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March 26, 2009

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Most "christians" fall away after going to college because they were never saved to begin with, mainly being the fault of the parents (specifically the father) for failing to educate the child in the the knowledge and wisdom of God via reading the Bible, discipling and training the child in the way of righteousness, spending good quality time with the child, and living as a good example of Christ's character. Children are influenced by those they hang around most. If they hang around other children with pagan world views then they'll usually adopt the pagan culture. If they hang around their parents who barely open the Bible, spend more time watching TV, entertaining themselves and working than spending time with their family, then that is how they will perceive Christianity - just an unimportant religion. If dad doesn't consider the Bible important enough to read it, then why should I? Children that are raised in such a home obey the law of God outwardly in view of their parents but not inwardly because their hearts are not changed. If you think one hour of shallow sunday school teaching is enough to counter a full week of pagan indoctrination in public school, then you're dreaming. Jonathan Morrow’s new book may be useful for opening people's minds in what to expect in college, but it doesn't solve the source of the issue, which is parents lack of discipling their children starting at early ages when they're most easily influenced. One Chritian that really understands this well is Kevin Swanson of www.generationswithvision.com. He has a daily radio talk show that is absolutely worth hearing. When fathers take the primary role of educating their children in the ways of God, and turning "their hearts to their children", as the Bible teaches in so many places, then the child will be well grounded in Christ to withstand any attack in college. The problem is that most parents are too "busy" now to worry about their children's eternal state. God has just recently opened my eyes to the reality of this (mostly due to Keven Swanson's radio show) and has given me a strong conviction to start investing myself in my three young children now, not later when it's too late. Most parents who read this blog probably spend a lot of time discussing theology and fail to teach their children what they have spent so much time learning. At least I know this is true of myself - I can't speak for anyone else.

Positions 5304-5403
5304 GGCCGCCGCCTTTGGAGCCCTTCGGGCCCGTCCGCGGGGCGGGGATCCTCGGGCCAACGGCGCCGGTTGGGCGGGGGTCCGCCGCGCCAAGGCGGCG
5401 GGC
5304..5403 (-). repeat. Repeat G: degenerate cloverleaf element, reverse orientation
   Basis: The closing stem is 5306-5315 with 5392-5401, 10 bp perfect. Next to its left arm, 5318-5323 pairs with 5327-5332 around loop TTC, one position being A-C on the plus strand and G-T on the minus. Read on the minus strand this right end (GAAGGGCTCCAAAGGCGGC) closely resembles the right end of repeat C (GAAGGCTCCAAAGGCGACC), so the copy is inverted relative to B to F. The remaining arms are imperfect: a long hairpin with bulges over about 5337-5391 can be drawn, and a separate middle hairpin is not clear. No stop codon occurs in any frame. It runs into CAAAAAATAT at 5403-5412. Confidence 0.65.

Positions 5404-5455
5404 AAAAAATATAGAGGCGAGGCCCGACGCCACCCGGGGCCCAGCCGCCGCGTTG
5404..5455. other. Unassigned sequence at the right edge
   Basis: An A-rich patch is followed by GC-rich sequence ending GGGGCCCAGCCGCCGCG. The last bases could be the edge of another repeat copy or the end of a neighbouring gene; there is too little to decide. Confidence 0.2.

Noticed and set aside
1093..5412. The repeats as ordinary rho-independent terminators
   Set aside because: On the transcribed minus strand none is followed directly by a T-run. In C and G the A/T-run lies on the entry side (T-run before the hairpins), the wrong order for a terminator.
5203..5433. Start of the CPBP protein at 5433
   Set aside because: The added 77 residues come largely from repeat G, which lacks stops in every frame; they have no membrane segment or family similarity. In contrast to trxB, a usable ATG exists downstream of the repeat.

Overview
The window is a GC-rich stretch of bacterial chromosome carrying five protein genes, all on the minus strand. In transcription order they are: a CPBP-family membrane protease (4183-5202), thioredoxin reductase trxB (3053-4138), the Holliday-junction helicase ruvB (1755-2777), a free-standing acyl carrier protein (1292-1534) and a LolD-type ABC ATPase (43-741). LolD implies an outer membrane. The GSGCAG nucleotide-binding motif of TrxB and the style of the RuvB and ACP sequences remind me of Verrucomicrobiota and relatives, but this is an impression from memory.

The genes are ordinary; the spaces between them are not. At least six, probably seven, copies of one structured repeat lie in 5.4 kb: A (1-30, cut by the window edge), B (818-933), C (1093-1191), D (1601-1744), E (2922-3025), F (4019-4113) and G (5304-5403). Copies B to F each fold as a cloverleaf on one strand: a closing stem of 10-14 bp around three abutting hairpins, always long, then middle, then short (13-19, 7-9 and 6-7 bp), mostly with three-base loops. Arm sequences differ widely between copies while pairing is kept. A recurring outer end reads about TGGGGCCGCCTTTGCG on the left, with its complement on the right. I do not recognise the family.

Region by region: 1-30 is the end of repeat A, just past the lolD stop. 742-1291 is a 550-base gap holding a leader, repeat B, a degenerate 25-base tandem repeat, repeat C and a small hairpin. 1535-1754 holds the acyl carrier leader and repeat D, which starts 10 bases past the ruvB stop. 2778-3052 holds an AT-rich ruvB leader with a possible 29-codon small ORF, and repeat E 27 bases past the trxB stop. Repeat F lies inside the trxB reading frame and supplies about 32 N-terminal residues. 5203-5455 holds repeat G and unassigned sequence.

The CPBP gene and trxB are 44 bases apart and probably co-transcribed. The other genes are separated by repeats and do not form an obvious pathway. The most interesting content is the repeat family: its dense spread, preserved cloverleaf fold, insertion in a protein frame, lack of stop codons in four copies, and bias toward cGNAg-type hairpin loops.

Perhaps we should avoid college that isn't grounded in God's Word. Possibly home schooling as far as you can go and then Christian College or no college at all.

Jesus taught us to seek first the kingdom of God and His righteousness, and all of our needs will be met. Matthew 6:24-34.

pro life:

I've struggled with that issue as far as my own schooling goes, public or Christian. There are pros and cons both ways. I have found that students who have been in private or home schools have tended to lacked the social skills to confront and appeal to the general public since they are sheltered from much of life's harsh reality. I could be wrong though, and this could just be unique to my experience. But I think any child who tends to show interest in evangilism should be kept in the public system to gain those social skills. Yet I do understand first hand the frustration and difficulty for a Christian in a non-believing environment and understand how many people have no desire to be involved in public and non-Christian schools.

On the flipside, I entered a large secular university as a non-Christian who grew up in an entirely secular home, and left a Christian who eventually graduated from seminary. I know I'm probably an exception to the general rule, but it does happen.

Two good books on this topic are:

Soul Searching: The Religious and Spiritual Lives of American Teenagers (Christian Smith & Melina Lundquist Denton) has tons of quantitive data on what Christian teens in America believe ... which is often quite scary.

Why Christian Kids Leave the Faith (Tom Bisset) on the other hand is a more qualitative exploration of the topic, with personal stories and examples of the four main reasons (as Bisset sees it) that Christian kids walk away from their faith.

pro life,
I came to acknowledge Jesus as the Savior while I was at a secular college because of the Christians there who were seeking the Kingdom first by being in a secular college and spreading the Gospel. I'm glad those who shared the Gospel with me had not taken the advice to go to a Christian college or no college at all!

Jesse,

Do you think you would be lost if the Christians had not been at your school?

I see the force of pro life's position. It's not only unclear why going to college is a vital part of "seeking first the kingdom of God," Brett's figures indicate a strong correlation between going to college and losing one's faith. And what is a man profited, if he shall gain an education, and lose his own soul?

But don't get me wrong, I'm for going to college. If the faith can't endure education, good riddance to the faith.

Pro life,
Before I answer that, may I ask: do you think the Corinthians would have been lost if Paul had not traveled to them?

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